York Drama soars to new heights in fall play “Peter and the Starcatcher”
October 19, 2018
York Drama is reaching for the stars with a swashbuckling prequel that tells the story of how Peter became Pan. The magical comedy was nominated for nine Tony Awards, and York’s drama program is ecstatic to bring this inventive show to the Elmhurst community.
After seeing the production together years ago, directors John Forsythe and Rebecca Marianetti knew they wanted to collaborate on this production.
“This is really a difficult show” Marianetti said. “Mr. Forsythe and I tend to take very different notes. We always agree on the end product, but our processes and the way our brains work often go in opposite directions. However, since we’ve worked together for years, we always end up complementing each other as opposed to pulling away.”
The directors have focused on implementing the techniques the students learned during the summer theatre conservatory. The conservatory is an evening summer school course open to all students. The actors in the advanced level of the program studied viewpoints, which are a medium for acting upon movement, gesture and creative space.
“Theatre is the most collaborative art” Forsythe said.“this cast brings energy, creativity, and experience with viewpoints.”
In this physically demanding show, lots of creative movement is required as the story shifts from Portsmouth England, to a violent hurricane, to the depths of an island jungle. To accomplish this the actors have had to rely on their viewpoints training. Junior Emma McGreal described how viewpoints helped her embrace her character.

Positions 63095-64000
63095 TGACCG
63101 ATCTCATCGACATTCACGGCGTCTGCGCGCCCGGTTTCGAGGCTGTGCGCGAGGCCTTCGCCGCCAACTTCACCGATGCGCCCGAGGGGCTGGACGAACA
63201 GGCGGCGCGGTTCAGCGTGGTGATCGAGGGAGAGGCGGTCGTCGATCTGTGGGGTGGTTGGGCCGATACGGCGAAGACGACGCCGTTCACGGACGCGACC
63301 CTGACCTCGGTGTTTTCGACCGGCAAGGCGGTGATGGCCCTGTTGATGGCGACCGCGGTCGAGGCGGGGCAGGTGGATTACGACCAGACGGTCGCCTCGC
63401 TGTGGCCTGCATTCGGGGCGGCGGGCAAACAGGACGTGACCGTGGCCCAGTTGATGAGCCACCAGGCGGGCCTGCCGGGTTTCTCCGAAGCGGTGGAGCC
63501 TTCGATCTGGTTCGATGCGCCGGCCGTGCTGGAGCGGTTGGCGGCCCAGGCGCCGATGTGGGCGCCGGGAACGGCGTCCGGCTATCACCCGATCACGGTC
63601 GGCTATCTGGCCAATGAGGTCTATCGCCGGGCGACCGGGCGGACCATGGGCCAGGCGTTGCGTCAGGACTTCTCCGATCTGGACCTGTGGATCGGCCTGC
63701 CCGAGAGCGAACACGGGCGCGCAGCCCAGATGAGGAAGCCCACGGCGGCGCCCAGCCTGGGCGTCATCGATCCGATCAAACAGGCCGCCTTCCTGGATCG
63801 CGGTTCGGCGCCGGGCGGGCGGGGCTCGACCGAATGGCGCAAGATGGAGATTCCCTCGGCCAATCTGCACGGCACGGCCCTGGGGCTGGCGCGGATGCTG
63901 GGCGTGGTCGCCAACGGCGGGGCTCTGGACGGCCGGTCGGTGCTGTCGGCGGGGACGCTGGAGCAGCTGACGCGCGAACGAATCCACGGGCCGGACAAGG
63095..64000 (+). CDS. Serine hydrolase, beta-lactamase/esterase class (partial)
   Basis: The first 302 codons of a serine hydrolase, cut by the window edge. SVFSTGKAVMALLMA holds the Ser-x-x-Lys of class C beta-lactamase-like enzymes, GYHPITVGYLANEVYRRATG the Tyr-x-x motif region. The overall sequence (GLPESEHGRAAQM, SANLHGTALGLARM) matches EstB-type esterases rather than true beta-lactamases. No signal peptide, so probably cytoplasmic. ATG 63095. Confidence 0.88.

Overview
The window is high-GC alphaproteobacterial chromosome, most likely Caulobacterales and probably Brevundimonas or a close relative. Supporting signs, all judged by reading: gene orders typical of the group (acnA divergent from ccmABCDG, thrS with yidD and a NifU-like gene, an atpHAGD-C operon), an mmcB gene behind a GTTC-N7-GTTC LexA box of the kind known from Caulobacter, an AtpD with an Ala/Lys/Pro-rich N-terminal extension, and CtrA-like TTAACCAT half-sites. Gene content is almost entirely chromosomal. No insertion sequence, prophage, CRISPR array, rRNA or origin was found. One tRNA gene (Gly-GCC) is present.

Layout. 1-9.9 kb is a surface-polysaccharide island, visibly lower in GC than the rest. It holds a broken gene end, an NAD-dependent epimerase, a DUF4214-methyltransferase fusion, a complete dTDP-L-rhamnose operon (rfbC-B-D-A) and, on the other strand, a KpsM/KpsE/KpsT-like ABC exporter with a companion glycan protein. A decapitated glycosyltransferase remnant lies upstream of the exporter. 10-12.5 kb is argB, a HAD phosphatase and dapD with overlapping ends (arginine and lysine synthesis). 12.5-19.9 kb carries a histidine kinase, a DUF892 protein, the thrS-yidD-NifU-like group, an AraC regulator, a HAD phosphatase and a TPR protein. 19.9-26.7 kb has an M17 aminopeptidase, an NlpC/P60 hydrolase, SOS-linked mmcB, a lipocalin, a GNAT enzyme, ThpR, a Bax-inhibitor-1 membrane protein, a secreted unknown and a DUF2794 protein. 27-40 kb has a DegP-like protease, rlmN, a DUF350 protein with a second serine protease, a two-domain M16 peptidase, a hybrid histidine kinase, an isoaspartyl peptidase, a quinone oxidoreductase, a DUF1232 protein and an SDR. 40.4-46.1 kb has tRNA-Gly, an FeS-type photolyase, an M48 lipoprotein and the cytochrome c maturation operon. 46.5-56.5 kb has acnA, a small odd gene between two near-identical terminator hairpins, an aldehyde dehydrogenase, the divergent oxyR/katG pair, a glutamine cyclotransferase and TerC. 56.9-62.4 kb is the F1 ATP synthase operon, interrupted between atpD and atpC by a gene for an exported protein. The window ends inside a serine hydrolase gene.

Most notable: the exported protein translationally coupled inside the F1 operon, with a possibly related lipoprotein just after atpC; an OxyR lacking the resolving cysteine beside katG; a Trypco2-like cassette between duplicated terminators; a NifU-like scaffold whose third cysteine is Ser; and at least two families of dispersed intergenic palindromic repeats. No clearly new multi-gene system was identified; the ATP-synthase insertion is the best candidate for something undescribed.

“During the second act I play a mollusk which requires a very different mindset,” McGreal said. “I’ve had to use a lot of physical viewpoints to make it not only believable but visually interesting. It also helps me interact with other characters in the show”
The show’s cast of 14 actors per night play over 100 characters. Some characters will be new to the audience, like the spunky young starcatcher Molly Aster and her father, as well as new sailors and pirates galore. However, the audience will recognize some familiar faces from the original Peter Pan story. One of these is the lovable Smee, played by freshman Owen Espinosa.
“I like Smee because he’s just kind of goofy,” Espinosa said. “I don’t usually get to play goofy characters, I’m usually very serious. He’s so wacky and out there, and it’s odd to play such a big personality, but it’s a great new experience.”
While the cast has certainly played a large role in making this show come together, so much goes on behind the scenes to make the ideas of the directors come to life. The massive set turns the auditorium stage into the deck of a ship, with platforms up to eight feet, all beautifully hand painted. The tech crew has worked day and night to pull together the extensive set in just a few weeks.
“Many people have come over the course of the weeks, some for 15 minutes, some for seven hours or longer” crew member Brianna King said. “Any work helps, even if it’s a small job or a tedious job, they all matter in the end. Unfortunately, the audience doesn’t get to see this hard work, but it is very special to the cast and crew”
The beautiful set and the creativity of the actors, crew, and directors transform the auditorium stage into the magical world we know and love. Peter Pan is a story that has captured the imagination of audiences for generations, and “Peter and the Starcatcher” is every bit as magical as it is hilarious.
“People should come and see Starcatcher because it’s a hilarious and adventurous show,” senior Erin Lee said.“A lot of unanswered questions about Peter Pan will be answered and the cast and crew have worked so hard on the whole production.”